Urban County Government officials confirmed Tuesday they're facing a projected $7.2 million budget shortfall because of higher-than-anticipated costs in Lexington's employee health insurance program.
The news came a week after Vice Mayor Jim Gray beat incumbent Mayor Jim Newberry in the mayor's race. Gray said he was briefed last Thursday about the problem.
"It's a huge hole for our budget," said Gray, who added that he has contacted state personnel officials about advice to help control health-care expenses.
Budget documents show that the Urban County Government has historically subsidized the health-care plan. In 2010, the actual shortfall was $9.8 million, and in 2009, the city filled in a shortfall of $8.6 million.
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However, in past years, the budget was able to deal with such shortfalls, said Gray, who will take office in January. In 2011, that won't happen, so Gray's new administration could be looking at budget cuts.
At a special meeting Tuesday, Urban County Council members decided against raising employee premiums for 2011 just before open enrollment begins this month. But they did discuss ways to control costs in the future, which could include ending the city's zero-deductible policy used by 90 percent of the city's 3,000 employees.
Acting human resources director Leslie Jarvis said Humana, which administers the city's self-insurance fund, indicated Lexington was its only large customer that still uses a plan in which employees don't have to meet a deductible before insurance pays.
"We can address this and fix it and put the band-aid on it, but it doesn't stop the problem long term," said council member Jay McChord, who also urged the council to look at ways to reduce the preventable illnesses that make up 70 percent of most workforce illnesses.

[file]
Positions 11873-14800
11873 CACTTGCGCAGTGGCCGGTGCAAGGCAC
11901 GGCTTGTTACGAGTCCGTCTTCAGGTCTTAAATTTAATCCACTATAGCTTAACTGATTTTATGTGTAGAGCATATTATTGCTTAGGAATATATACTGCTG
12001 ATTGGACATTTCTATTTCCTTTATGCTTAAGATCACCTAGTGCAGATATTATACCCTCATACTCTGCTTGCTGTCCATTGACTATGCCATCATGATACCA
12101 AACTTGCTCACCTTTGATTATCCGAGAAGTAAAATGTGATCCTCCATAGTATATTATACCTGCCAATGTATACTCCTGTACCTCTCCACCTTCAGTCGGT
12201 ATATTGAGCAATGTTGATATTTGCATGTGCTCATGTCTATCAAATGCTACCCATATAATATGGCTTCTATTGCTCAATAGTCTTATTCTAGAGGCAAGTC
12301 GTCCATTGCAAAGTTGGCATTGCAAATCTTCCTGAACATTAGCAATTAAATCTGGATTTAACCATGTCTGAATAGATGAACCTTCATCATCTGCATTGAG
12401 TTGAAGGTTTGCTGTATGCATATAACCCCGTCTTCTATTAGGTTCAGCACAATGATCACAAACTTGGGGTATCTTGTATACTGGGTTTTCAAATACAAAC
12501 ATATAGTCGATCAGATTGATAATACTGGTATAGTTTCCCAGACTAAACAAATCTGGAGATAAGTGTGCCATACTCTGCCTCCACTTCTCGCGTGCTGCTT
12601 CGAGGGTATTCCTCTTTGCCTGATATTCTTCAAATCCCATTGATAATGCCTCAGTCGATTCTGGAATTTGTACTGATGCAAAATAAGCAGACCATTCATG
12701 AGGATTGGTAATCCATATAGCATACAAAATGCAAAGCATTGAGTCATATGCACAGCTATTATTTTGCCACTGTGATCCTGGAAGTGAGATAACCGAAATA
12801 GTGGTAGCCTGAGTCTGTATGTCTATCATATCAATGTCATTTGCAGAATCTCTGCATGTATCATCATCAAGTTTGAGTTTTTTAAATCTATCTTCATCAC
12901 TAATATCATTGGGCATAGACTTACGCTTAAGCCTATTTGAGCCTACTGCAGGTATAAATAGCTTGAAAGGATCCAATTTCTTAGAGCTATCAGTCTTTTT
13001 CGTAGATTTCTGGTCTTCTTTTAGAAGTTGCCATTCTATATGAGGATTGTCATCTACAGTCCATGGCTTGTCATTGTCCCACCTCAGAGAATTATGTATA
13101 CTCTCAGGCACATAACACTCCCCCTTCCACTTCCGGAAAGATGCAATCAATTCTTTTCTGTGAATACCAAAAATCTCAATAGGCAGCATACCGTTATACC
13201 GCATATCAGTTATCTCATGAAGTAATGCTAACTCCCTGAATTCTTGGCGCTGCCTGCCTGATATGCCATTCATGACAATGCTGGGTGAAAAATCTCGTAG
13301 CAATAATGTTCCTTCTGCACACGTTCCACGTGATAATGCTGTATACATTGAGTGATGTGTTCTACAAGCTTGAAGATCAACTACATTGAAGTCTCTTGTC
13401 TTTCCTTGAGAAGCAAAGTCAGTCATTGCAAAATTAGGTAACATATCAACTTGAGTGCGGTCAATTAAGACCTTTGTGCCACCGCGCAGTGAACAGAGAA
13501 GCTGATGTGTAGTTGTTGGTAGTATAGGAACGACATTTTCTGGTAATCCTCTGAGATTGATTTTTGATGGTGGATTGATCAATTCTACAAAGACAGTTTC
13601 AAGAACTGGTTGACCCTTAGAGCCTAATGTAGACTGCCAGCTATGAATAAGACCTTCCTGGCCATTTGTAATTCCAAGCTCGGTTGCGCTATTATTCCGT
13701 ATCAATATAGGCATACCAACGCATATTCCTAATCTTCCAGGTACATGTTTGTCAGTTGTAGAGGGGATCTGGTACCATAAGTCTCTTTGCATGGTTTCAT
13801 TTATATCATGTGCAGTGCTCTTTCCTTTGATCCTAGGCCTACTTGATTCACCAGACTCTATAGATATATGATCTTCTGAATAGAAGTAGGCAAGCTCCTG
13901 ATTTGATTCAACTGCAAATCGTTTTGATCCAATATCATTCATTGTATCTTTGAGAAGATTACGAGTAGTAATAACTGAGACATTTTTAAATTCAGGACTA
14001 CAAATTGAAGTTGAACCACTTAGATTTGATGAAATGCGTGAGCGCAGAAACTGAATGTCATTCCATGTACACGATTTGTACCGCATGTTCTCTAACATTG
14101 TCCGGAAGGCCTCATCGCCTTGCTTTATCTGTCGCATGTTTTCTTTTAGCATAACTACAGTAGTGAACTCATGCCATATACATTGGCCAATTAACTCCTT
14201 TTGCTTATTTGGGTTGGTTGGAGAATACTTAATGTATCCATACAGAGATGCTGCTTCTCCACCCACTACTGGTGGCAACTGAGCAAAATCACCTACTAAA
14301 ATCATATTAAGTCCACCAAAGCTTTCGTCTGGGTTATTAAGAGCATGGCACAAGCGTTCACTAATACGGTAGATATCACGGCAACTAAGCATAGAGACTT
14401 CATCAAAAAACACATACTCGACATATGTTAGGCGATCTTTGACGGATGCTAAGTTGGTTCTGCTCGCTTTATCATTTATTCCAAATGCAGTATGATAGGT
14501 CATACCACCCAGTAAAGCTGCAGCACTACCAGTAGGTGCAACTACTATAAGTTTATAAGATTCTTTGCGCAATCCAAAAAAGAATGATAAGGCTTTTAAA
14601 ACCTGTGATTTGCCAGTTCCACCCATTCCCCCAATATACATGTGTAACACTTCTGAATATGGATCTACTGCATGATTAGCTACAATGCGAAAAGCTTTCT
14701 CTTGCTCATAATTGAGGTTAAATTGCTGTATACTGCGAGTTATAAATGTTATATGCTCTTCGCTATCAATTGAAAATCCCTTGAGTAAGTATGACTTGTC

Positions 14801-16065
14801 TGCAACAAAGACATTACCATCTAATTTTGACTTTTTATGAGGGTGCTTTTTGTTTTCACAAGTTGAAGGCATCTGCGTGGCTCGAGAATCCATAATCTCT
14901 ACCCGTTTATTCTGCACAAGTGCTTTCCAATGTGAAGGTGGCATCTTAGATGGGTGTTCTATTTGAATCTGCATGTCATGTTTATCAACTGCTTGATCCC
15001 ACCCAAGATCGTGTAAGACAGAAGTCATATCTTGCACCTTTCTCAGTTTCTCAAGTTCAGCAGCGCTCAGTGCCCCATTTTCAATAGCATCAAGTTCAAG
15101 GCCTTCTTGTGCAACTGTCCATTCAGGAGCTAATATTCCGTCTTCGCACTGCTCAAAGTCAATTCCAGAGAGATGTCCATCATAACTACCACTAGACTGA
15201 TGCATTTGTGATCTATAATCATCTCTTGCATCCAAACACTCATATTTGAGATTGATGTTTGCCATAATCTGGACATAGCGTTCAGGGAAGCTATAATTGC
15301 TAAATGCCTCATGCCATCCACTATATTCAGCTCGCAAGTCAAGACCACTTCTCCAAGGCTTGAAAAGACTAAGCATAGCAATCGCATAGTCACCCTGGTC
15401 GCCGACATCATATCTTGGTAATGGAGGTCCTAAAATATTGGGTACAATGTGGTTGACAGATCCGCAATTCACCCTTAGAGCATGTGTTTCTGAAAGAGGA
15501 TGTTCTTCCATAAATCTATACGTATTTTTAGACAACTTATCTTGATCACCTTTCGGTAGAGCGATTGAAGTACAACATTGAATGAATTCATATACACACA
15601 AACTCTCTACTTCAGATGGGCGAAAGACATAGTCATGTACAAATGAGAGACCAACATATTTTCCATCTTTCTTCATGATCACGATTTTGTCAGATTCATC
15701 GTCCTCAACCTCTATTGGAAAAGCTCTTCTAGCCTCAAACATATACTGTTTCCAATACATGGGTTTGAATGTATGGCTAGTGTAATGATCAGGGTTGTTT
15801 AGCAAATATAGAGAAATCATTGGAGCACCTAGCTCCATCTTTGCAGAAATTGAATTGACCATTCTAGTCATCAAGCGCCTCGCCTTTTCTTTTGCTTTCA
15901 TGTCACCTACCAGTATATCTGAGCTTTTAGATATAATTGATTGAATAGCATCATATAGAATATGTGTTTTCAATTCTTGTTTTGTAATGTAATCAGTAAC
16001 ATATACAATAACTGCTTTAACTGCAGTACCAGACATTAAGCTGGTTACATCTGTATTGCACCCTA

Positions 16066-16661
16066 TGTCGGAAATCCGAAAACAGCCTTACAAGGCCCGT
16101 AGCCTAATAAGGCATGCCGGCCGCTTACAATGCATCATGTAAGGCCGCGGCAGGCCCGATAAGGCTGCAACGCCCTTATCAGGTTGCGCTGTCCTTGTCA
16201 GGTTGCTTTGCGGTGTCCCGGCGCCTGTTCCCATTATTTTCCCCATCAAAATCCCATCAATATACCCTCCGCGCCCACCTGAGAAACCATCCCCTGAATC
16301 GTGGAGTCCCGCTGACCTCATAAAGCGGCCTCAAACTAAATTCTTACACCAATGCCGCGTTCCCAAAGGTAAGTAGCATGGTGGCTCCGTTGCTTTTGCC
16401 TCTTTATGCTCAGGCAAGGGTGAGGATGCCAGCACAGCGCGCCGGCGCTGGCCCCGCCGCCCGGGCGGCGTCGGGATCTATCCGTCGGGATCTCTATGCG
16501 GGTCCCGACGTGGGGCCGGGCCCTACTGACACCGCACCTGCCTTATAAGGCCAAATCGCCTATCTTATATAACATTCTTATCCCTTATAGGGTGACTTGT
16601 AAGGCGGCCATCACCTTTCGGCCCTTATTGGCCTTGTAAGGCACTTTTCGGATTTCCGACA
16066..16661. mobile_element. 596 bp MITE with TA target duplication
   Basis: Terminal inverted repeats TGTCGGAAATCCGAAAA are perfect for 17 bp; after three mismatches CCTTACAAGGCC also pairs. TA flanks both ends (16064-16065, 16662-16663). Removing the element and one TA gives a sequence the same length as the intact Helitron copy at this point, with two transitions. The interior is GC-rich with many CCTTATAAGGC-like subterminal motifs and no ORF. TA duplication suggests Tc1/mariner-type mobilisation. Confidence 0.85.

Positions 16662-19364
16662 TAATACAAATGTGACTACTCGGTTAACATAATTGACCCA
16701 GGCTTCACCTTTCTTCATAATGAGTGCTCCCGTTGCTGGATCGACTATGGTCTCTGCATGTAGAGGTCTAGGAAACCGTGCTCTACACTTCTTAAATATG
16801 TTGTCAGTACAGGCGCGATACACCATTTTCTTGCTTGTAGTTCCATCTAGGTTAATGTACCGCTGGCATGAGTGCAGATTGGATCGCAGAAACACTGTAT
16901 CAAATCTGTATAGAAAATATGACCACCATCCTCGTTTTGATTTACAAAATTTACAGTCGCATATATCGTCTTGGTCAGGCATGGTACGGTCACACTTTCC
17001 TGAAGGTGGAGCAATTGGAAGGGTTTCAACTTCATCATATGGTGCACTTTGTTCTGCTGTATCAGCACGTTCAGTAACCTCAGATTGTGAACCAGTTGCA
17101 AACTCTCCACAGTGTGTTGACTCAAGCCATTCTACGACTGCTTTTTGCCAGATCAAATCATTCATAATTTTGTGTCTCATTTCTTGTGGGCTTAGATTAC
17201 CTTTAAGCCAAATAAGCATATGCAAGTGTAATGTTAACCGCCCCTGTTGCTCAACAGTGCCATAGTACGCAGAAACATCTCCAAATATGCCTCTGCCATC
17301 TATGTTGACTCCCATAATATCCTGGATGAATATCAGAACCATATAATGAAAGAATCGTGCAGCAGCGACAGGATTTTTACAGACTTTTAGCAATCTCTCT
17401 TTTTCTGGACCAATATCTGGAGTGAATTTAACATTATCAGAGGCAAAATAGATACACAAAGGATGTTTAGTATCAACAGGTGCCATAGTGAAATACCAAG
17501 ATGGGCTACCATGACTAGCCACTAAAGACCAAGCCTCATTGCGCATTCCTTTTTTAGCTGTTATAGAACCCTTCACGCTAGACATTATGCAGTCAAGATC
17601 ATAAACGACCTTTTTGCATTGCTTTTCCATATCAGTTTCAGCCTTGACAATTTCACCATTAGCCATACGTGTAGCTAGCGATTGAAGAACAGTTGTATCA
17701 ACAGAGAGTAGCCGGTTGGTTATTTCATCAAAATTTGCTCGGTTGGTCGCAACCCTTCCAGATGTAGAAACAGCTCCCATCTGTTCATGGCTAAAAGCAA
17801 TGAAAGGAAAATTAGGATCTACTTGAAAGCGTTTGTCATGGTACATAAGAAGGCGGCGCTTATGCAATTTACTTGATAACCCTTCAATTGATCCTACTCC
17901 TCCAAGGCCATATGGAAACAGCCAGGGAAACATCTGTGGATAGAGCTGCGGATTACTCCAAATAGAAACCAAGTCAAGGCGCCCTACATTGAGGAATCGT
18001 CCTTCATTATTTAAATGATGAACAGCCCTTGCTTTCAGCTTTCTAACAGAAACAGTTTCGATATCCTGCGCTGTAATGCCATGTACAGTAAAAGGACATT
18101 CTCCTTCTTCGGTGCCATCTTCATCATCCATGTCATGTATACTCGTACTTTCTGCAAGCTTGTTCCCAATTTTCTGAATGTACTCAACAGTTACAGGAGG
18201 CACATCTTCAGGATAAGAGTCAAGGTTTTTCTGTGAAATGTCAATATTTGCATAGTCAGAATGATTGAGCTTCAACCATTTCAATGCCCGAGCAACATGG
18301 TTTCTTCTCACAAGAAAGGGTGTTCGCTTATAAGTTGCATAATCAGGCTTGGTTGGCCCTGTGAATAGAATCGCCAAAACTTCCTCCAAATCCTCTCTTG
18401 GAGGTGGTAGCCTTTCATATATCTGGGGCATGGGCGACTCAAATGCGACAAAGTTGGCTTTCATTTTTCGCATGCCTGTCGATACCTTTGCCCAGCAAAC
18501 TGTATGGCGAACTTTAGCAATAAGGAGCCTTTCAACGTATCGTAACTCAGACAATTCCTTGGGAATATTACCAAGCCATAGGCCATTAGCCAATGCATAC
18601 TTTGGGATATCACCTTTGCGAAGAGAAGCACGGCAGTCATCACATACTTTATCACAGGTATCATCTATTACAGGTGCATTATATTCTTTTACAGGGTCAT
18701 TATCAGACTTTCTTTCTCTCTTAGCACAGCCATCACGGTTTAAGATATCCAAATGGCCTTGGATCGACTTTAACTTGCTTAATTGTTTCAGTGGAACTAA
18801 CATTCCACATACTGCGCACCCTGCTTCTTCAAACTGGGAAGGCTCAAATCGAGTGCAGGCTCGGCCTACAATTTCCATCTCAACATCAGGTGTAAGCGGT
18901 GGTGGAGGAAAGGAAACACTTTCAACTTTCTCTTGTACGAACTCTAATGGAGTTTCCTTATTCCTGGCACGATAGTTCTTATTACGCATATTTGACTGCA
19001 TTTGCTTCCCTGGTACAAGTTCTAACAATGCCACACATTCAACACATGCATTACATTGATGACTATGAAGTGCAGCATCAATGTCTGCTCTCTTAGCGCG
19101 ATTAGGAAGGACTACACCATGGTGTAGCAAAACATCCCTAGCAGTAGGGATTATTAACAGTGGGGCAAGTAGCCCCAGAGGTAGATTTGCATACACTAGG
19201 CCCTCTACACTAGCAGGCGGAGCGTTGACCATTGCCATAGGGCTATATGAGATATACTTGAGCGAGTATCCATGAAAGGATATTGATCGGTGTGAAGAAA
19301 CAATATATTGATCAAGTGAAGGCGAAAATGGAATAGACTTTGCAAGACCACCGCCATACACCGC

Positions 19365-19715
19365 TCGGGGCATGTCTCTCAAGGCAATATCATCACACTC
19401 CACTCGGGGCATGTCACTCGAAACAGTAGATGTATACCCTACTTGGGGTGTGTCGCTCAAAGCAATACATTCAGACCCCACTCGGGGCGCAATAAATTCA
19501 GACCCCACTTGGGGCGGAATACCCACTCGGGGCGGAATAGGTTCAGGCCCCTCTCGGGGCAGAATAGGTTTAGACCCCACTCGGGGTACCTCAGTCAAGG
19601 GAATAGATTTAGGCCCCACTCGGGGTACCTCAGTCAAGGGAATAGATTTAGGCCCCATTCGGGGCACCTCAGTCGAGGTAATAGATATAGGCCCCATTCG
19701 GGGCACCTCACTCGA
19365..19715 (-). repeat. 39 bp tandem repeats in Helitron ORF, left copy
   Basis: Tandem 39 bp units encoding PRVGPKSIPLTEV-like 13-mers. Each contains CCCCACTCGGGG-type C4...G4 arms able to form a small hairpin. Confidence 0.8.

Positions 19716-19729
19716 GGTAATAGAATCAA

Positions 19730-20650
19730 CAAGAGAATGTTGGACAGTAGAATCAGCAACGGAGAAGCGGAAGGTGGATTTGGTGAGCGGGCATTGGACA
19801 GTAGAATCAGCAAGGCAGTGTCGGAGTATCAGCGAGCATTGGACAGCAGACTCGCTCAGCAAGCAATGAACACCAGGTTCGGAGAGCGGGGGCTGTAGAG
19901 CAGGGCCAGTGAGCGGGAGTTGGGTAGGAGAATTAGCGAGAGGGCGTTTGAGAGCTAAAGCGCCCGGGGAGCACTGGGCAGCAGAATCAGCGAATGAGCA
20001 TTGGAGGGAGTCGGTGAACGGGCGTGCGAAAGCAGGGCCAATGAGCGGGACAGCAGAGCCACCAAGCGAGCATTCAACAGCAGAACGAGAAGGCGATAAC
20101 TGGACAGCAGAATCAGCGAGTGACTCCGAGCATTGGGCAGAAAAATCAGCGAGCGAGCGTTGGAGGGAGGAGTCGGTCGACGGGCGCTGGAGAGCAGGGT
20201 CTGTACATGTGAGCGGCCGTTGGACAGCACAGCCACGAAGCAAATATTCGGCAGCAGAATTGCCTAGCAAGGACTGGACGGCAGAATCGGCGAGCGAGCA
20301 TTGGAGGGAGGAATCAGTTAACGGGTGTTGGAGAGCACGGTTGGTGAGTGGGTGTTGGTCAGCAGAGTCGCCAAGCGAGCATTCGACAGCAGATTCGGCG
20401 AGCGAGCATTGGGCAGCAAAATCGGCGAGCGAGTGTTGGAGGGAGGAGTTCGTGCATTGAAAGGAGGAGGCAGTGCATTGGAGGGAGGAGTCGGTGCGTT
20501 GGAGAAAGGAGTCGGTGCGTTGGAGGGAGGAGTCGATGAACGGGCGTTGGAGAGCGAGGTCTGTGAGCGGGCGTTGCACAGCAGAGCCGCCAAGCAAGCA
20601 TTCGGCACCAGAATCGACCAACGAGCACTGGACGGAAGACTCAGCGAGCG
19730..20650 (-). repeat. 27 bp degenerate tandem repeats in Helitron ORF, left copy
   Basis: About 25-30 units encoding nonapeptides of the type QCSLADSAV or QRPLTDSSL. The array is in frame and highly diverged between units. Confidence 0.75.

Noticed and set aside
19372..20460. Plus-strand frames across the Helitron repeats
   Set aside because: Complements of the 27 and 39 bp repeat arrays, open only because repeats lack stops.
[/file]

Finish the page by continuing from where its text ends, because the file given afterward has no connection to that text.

Other possible changes could include higher premiums for smokers or the obese, and a requirement that employees use generic, mail-order prescription drugs.
Council member George Myers said it was clear smoking and obesity bring high health-care costs and the city's health-care plan needs better wellness programs to help prevent those problems.
"We need to move in that direction and move in that direction now," Myers said.
The shortfall is projected because estimated health-care costs were higher then expected. City officials said they had expected costs to go down after Lexington stopped providing insurance to several related agencies, including the Lexington-Fayette County Health Department.
Instead, the $26.8 million budgeted for health care is well below the estimated $34 million it will cost in 2011 based on first quarter projections. City officials said several serious illnesses among employees in recent months had inflated costs.
Council members did not discuss ways to possibly fill the $7.2 million shortfall, but they did vote to invite state personnel officials to attend a future council meeting to discuss health care.